And what’s happening is his voice keeps fading into blurry white noise. (Telephone operators bootlegging the conversation?) As always, he speaks with an accentless clipped tone, very English but very anonymous all at the same time. The sort of voice that goes with whatever personality its owner is wearing at the time. Ziggy Stardust to Diamond Dog to Flame haired Androgynous Dandy. But it’s weird and quite ghostly when you hear it without seeing the visual effect. What you become aware of, more than anything else, is the man’s Scarlet Pimpernel-like intelligence. They seek him here, they seek him there…
For Bowie is someone who speaks out strongly, yet won’t stay pinned down to any opinion. Or indeed lifestyle. And of late his lifestyles have undergone startling changes.

Early in the year, there was the “Young Americans” album which confirmed his flirtation with American soul; it sure was a change from the surrealistic R & B of the previous “Diamond Dogs”, anyway. About the same time as “Young Americans”, he upped and left longtime manager Tony De Fries. But soon afterwards there were rumours he was planning a concert tour of Brazil. No Brazil. But he did spend some time recording Detroit street punk artiste, lggy Pop (the midget who had inspired the Bowie song, “Jean Genie”). And the next word on Bowie was he was huddled in a room drawing pentangles, burning candles, chanting spells. And then he started work on a film “The Man Who Fell To Earth”.
Definitely it was a rapid-change program.
MEANWHILE… back at the telephone receiver…
David why don’t we start talking about the “Young Americans” album?
“OK. Go Ahead.”
Um… well … the “Young Americans” track, what’s the story behind that one?
“No story. Just young Americans. It’s about a newly-wed couple who don’t know if they really like each other. Well, they do, but they don’t know if they do or don’t. It’s a bit of a predicament.

“The next track ‘Win’ was a ‘Get up off your backside’ sort of song really – a mild, precautionary sort of morality song. It was written about an impression left on me by people who don’t work very hard, or do anything much, or think very hard – like don’t blame me ’cause I’m in the habit of working hard.
“You know, it’s easy – all you got to do is win.”
The voice fades into white noise, then comes back.
“‘Fascination’? … there’s not much I can say really, it’s pretty self-explanatory. . .” And Bowie fades away … pauses … comes back. “Like over here, it’s bright young Americans, you know, the lilting phrase before the crashing crescendo. In England it’s a dirge – the days are all grey over there. It’s a bit worrying.
“Like that uncertainty stretches from where I am to where you are. There’s literally no economic confidence in any one nation in the world. There’s not one confident central source anywhere on this whole damn planet.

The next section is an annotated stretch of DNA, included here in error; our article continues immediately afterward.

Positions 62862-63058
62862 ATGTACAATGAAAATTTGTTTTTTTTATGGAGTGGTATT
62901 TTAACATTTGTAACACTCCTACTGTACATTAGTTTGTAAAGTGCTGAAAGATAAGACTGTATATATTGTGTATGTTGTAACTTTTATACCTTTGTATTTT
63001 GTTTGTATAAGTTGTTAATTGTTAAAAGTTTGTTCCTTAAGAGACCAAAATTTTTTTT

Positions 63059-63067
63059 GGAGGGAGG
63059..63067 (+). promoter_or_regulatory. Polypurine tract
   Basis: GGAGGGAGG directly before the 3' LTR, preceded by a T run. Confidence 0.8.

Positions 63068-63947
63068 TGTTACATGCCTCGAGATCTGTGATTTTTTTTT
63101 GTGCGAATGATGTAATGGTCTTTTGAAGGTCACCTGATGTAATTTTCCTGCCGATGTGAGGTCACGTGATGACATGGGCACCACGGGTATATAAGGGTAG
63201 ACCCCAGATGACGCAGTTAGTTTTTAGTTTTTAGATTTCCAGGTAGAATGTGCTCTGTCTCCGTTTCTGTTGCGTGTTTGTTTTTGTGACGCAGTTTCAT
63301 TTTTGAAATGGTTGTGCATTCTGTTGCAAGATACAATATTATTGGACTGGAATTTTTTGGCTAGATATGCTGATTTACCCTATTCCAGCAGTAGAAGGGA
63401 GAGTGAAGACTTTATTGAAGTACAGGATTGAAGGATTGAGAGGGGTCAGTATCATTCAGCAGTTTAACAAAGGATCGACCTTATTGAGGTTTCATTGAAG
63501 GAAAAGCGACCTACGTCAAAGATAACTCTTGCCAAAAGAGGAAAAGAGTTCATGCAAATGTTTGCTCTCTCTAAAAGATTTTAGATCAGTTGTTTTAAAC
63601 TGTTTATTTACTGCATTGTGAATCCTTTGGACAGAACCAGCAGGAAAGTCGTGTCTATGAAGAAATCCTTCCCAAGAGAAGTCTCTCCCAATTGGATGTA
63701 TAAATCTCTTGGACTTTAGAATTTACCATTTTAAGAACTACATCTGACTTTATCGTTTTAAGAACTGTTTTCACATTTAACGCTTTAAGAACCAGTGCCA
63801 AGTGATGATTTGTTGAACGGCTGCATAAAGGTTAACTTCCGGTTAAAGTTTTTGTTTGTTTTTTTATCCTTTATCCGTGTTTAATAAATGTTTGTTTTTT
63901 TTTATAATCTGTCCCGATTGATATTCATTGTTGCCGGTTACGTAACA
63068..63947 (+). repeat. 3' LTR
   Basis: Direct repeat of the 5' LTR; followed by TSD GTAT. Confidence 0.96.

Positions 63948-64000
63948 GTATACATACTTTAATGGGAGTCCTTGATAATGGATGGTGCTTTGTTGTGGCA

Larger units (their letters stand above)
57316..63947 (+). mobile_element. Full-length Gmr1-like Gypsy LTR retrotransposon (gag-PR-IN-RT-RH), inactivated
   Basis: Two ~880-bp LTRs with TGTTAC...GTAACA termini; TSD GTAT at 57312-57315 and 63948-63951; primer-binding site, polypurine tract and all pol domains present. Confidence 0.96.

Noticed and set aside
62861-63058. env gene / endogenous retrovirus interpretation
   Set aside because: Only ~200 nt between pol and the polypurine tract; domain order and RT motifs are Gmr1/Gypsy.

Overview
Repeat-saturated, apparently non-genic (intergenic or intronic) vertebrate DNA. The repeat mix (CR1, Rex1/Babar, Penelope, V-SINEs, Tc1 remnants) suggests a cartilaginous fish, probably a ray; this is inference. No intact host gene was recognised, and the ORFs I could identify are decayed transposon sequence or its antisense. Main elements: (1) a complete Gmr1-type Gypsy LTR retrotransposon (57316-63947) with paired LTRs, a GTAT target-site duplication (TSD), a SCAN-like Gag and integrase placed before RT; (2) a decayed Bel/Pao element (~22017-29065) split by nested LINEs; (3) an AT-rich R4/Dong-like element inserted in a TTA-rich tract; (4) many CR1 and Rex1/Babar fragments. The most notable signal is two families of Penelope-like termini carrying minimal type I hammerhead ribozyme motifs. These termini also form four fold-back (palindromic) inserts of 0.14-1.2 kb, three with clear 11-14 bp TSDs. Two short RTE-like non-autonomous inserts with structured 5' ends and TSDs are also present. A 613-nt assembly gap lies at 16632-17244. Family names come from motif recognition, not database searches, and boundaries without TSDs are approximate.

“It makes you want to shoot yourself – it’s very demoralising. I think we should maybe strengthen up a bit.
“I think the morals should be straightened up for a start. They’re disgusting. This whole particular period of civilisation … it’s not even decadent. We’ve never had true decadence yet. It borders on Philistine, really.

“If you, like me, believe the current morality… or the signals for each morality really… are pushed by an established power or media… well, it’s really just another way of suppressing or ridiculing the working man, so he has less to look up to in his own life.
“I mean, to put on pornographic movies in a truly free society is one thing; to put on pornographic movies in America is very dangerous because it intimidates and ridicules the average family man. He watches himself being portrayed six inches tall on TV every night, and he wakes up the next morning and he feels six inches tall, he thinks he is six inches tall…
“There’s a continual dirge of music on radio. I like music, but … conversation on radio is totally missing, there’s no gambit no motivation on the radio any more. It used to happen some years ago on FM radio but it’s totally lacking now. With the FM stations in America, if they don’t start slipping into a Top 40 format, they go broke, and are then bought by the Church. I think over 45% of the older FM stations are now owned by the church or religious organisations.
“It’s absolutely incredible the way media is used over here. With all it’s potential power and the vast implications of what could happen, it is confounding. It just repads what is padded. You have absolutely no feedback in America as to what the real situation is by listening to TV, radio, reading newspapers.
“And unfortunately, at this moment, listening to music as well. It’s a pretty sorry state.”

This is somewhat stunning from a man who has manipulated the media significantly himself.
Like many years ago, there was his coy admission of bi-sexuality that set English newspapers screaming – a story by the way that probably had little basis – Bowie has certainly denied any bi-sexual leanings since.
Then there was his prediction that a major rock star, maybe himself, would certainly die on stage within the next few years. And yet, after a year’s retirement from stage performances he returned with a wilder more frantic act yet. Scalding audiences into a frenzy.
And now, David The Guardian of Morality. One thing for sure – or rather – four or five things for sure – Bowie is a rapid change chameleon. It’s always been part of his appeal. The new Bowie though is more than a little startling. It’s almost a Saul/St. Paul type change…